Behind the Scenes at Necco

How a throwback candy company defied the odds and survived war, changing tastes, and 168 years of industry upheaval.

necco factory

Photo by Olga Khvan

Necco Wafers. Mary Janes. Sky Bars. Canada Mints. Candy Buttons. Those inimitable staples of the Valentine’s Day classroom exchange, Sweethearts, which celebrate their 150th anniversary this February. All of these, some of the world’s most beloved and recognizable confections, have been produced by The New England Confectionary Company (or: Necco) for over a century. It’s the second oldest, continuously run candy company in the country, a feat topped only by Ye Olde Pepper Candy Companie in Salem. Necco’s products have been around long enough to have experienced some of the first Antarctic expeditions into the South Pole with Richard Bryd, and allegedly, even the battlefields of the American Civil War.

But don’t call them “nostalgic.” New president and CEO, Michael McGee, hates that word. Instead, the new head of Necco—who looks like Andrew Zimmern, if only the glabrous Travel Channel host preferred French cuffs and sleek Oakley frames—favors descriptors like “distinctive,” “traditional,” or even better, “emotional.”

“Candy is a very emotional category,” McGee says. “The holidays are a very emotional, permissible timeframe where people celebrate and treat themselves. They entertain. They gift. At Valentine’s Day they tell people they love them. And we have products that fit into all of those occasions. They like it from a taste standpoint, but there’s lots of memories attached to candy: When they tried it for the first time and who shared it with them. So, that’s why you see consumers using emotional words when describing candy.”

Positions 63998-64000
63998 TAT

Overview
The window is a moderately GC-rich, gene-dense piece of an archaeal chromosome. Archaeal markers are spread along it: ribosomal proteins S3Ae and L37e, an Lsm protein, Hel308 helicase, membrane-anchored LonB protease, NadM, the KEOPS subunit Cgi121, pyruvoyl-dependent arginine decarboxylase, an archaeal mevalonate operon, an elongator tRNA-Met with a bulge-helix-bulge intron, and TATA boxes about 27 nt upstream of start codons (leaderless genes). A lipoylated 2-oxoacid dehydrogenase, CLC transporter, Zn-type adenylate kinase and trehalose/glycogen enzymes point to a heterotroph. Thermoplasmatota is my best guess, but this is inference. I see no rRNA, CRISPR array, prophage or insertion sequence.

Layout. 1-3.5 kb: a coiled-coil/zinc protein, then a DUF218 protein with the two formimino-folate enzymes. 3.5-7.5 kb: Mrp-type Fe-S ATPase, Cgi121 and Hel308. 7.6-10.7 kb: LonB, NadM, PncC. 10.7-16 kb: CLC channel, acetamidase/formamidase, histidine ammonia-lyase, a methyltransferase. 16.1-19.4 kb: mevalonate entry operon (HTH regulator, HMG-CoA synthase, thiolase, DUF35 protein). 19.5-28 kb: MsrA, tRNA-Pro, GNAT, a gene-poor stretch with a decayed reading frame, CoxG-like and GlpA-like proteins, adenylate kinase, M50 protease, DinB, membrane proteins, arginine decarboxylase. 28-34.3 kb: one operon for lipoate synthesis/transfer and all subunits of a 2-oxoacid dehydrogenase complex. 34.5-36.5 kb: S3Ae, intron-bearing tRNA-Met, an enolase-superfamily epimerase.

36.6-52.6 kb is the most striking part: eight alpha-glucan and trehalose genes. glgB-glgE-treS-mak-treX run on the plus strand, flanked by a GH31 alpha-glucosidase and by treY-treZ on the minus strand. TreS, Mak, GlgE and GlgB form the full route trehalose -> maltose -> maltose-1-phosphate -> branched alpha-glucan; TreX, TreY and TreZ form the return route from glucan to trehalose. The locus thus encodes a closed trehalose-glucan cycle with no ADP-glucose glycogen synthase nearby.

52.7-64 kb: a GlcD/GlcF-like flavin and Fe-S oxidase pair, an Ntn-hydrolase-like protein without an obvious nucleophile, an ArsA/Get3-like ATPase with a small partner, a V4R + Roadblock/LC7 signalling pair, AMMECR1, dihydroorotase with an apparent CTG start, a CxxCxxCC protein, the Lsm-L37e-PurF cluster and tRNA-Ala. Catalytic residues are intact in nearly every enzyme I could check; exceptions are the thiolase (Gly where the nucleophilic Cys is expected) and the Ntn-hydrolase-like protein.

Built on the foundation of Oliver Chase’s ground-breaking lozenge cutting machine in 1847, an innovation that not only gave the world the Peerless Wafer (a precursor to the now famous Necco Wafer), but helped jumpstart the entire American candy industry—Necco has now been able to survive The Great Depression, both World Wars, and the effects of the Great Chicago Fire during the Chase’s brief outpost in Chicago. Part of that can be credited to Sweethearts, those chalky little love letters that still account for 15 percent of Necco’s business. But like conversation hearts, which annually discard dated expressions for more contemporary idioms like “LOL,” “#Love,” and “143,” the company has shown an uncanny ability to adapt.

Before the advent of high fructose corn syrup in, well, just about everything, Boston was the hub of candy production in the U.S. due to its ports and sugar refineries. But while Schrafft’s, Walter Baker & Company, and Rochester’s Fanny Farmer continued to compete in the dying generics market, Necco took a hard look at their future and scaled back to the essentials.

“Necco was a company like E.J. Brach’s, where we made everything: Jordan almonds, jelly beans, Boston baked beans, all kinds of things,” says Jeff Green, vice president of research and development. “I think it was the complexity of operating a business like that with a myriad of products, even just on the purchasing end, that finally did them in. I mean, when was the last time you saw a Jordan almond? It’s things like that which made those companies dinosaurs. Hershey’s makes a lot of stuff, but it’s all individual discreet businesses. There’s a Twizzlers factory. There’s a Reese’s factory. And that’s all that they do in those places. They don’t have these kind of mishmashes anymore.”


A Necco employee making Haviland malt balls for Easter. Photo by Olga Khvan

Green credits Necco’s acquisition in 1963 by UIS, Inc.—which he calls an “industrial syndicate or holding company”—from a fate similar to Scrafft’s, which was folded into PET Milk (now mostly a part of General Mills), its iconic Charlestown factory turned into commercial office for Telemundo, Mary Kay, and the Massachusetts Department of Public Health.

Exploring Necco’s 800,000-square-foot plant in Revere, which they moved into after 76 years at 254 Mass Ave. in Cambridge, you no longer see a line of open-fired kettles for the production of freshly made fudge or employees, gloves up to their elbows, dipping handfuls of raisins into tubs of chocolate to make raisin clusters. But there still is a hands-on element that has been abandoned in most confectionary companies this size.